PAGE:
Aligning education with the needs of business

Tracking the results of technical and vocational training can help government to develop a skilled workforce and meet nationalisation targets

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Aligning education with the needs of business The increase in technical and vocational training provides an opportunity for governments to consolidate education data to get a holistic view of a country’s national workforce, says Roach.
By  Mark Sutton Published  June 16, 2015

In the education sector, there is a growing awareness of the shortcomings of traditional degree programs, and the need for more technical and vocational training which will produce graduates who have the skills needed in specific industries. In the GCC in particular, with governments looking to increase employment of nationals, there is a growing focus on developing vocational and technical training that will meet the needs of national industries at the same time as providing rewarding and productive career opportunities for citizens.

As new vocational training initiatives are launched, education authorities will need to forge closer links with business to understand its requirements and also develop information systems to track students, according to Tony Roach, director of Strategic Accounts for education software specialist Ellucian.

“All across the world, and certainly this region is catching up in a big way, industry is demanding expertise, and they are demanding skills. In the diploma space, there is almost an oversupply,” Roach said. “In this country [UAE] last year, 68% of the higher education-eligible students went into diploma-based education. The thing about it is is to look downstream and see to what extent a liberal arts degree is going to get you a job nowadays? The plain fact of the matter is, commercial globalisation, the sheer speed of technological advances is demanding that the workforce have some mobility, and have some very specific skills in order to keep growth advancing forward.”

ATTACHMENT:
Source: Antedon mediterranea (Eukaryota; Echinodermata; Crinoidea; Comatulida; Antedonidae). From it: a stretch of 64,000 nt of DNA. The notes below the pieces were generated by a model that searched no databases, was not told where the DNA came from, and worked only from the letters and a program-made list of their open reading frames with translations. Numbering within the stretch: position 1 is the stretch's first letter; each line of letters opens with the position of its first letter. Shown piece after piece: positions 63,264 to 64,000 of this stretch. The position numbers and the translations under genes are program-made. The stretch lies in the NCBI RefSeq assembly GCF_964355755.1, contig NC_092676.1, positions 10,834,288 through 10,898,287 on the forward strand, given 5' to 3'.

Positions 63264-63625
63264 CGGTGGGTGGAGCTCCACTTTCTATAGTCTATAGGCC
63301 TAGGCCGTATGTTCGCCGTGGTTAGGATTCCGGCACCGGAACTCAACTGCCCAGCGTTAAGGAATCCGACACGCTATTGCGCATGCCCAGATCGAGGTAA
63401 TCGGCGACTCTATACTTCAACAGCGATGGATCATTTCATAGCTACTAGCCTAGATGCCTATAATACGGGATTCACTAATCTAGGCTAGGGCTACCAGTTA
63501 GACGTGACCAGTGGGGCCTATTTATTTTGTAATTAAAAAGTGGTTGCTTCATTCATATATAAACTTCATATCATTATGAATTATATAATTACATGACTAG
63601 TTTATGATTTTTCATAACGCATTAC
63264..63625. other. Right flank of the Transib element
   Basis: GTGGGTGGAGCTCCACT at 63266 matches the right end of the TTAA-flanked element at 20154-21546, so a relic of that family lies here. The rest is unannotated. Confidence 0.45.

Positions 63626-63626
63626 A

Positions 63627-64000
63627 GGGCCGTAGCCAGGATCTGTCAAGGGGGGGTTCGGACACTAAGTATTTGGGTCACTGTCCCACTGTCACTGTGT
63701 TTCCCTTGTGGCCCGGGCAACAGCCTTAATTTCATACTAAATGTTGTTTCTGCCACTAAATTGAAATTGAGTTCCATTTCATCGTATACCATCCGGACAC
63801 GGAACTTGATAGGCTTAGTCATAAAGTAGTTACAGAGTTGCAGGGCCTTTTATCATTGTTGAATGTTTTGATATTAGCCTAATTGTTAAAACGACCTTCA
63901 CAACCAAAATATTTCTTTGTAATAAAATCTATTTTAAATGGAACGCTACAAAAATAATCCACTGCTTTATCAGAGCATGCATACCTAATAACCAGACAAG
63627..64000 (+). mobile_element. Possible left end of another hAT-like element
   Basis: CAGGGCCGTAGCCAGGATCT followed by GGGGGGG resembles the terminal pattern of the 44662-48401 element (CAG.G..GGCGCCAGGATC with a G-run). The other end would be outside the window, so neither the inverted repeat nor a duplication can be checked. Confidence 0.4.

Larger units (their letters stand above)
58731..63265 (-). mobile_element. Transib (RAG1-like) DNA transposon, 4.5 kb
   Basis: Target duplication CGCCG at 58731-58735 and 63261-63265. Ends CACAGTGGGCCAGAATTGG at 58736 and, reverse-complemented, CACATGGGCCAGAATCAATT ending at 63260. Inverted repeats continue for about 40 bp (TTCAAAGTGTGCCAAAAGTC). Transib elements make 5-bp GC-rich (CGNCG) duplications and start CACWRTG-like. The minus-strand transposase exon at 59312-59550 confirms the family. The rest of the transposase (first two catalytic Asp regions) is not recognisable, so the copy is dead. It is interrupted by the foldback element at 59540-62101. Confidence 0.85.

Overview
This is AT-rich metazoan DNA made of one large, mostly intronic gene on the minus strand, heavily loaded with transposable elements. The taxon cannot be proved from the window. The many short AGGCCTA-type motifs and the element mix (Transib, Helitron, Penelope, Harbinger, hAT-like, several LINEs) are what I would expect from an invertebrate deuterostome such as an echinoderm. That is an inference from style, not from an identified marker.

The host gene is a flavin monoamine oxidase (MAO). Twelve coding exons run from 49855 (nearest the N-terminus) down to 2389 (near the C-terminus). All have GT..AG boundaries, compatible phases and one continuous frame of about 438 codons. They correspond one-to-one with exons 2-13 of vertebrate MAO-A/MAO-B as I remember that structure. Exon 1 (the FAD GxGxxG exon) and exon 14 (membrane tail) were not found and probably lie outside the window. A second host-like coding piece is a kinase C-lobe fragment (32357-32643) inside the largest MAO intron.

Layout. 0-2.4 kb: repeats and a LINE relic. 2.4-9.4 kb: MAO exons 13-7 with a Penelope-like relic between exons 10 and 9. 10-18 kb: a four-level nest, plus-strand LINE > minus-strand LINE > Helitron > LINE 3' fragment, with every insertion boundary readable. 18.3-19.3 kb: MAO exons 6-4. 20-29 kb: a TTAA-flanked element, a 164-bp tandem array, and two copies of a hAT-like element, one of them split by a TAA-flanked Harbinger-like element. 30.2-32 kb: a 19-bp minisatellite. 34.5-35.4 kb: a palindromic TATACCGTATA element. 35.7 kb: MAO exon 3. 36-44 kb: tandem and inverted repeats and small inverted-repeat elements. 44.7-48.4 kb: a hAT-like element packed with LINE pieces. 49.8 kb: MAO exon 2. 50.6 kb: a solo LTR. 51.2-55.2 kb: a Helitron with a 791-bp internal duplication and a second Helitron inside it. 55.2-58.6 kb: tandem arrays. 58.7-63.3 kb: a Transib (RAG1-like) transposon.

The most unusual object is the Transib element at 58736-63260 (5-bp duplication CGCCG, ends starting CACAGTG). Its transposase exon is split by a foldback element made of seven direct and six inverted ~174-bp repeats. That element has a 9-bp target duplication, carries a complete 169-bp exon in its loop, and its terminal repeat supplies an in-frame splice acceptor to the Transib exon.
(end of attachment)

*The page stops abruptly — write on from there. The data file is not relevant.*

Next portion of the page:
The approach to vocational and technical training has varied between countries in the Middle East. The American University of Cairo has a long established continuing education program, which caters to an impressive 40,000 learners each year, Roach said, and that approach has been mirrored all over the country.

The government of Saudi Arabia is investing 20bn riyals ($5.3bn), between now and 2020, specifically on the technical and vocational education sector. Saudi’s TVTC (Technical and Vocational Training Corporation) is expected as part of this upgrade, to grow their student base from 110,000 to 220,000, and this number does not include 20 colleges of excellence which were also created last year.

In the UAE, vocational training has been somewhat more supply-orientated, Roach commented, rather than catering directly to the needs of industry, however, that is shifting with a number of government bodies taking a new lead on vocational training. The Abu Dhabi Centre for Technical and Vocational Education and Training (ACTVET) is geared to bring all the vocational training under one authority, while the National Qualifications Authority (NQA) is specifically meant to coordinate, to operationalise, and quality-ensure the provision of vocational and technical education in the country.

“The end result is to turn this provision into a bit more of a demand-centric provision, one of the key roles that that authority will oversee is the introduction of industry back into the planning process,” he said. “The demographics are demanding it, industry is demanding it and governments are responding to it.”

There is very strong demand for skilled personnel coming from most of the major verticals in the region, such as hospitality, aviation, and healthcare, but organisations that aim to provide this training will need information systems that go beyond traditional academic management solutions, in order to manage and co-ordinate their courses.

Ellucian is already serving many of the leading universities in the region, most notably through Banner, its student information system, and it is building on that experience with the vocational and technical training sector.

Roach commented: “We are already deeply embedded in workforce development and continual education training, we have a master agreement with ACTVET, so we manage all of the information related to that particular provision; and we are in the process of moving records into one consolidated, multi-entity, private cloud-based delivery, just for ACTVET. They also use our data warehouse, they have a very rich set of higher education-specific education, aggregated data there.”

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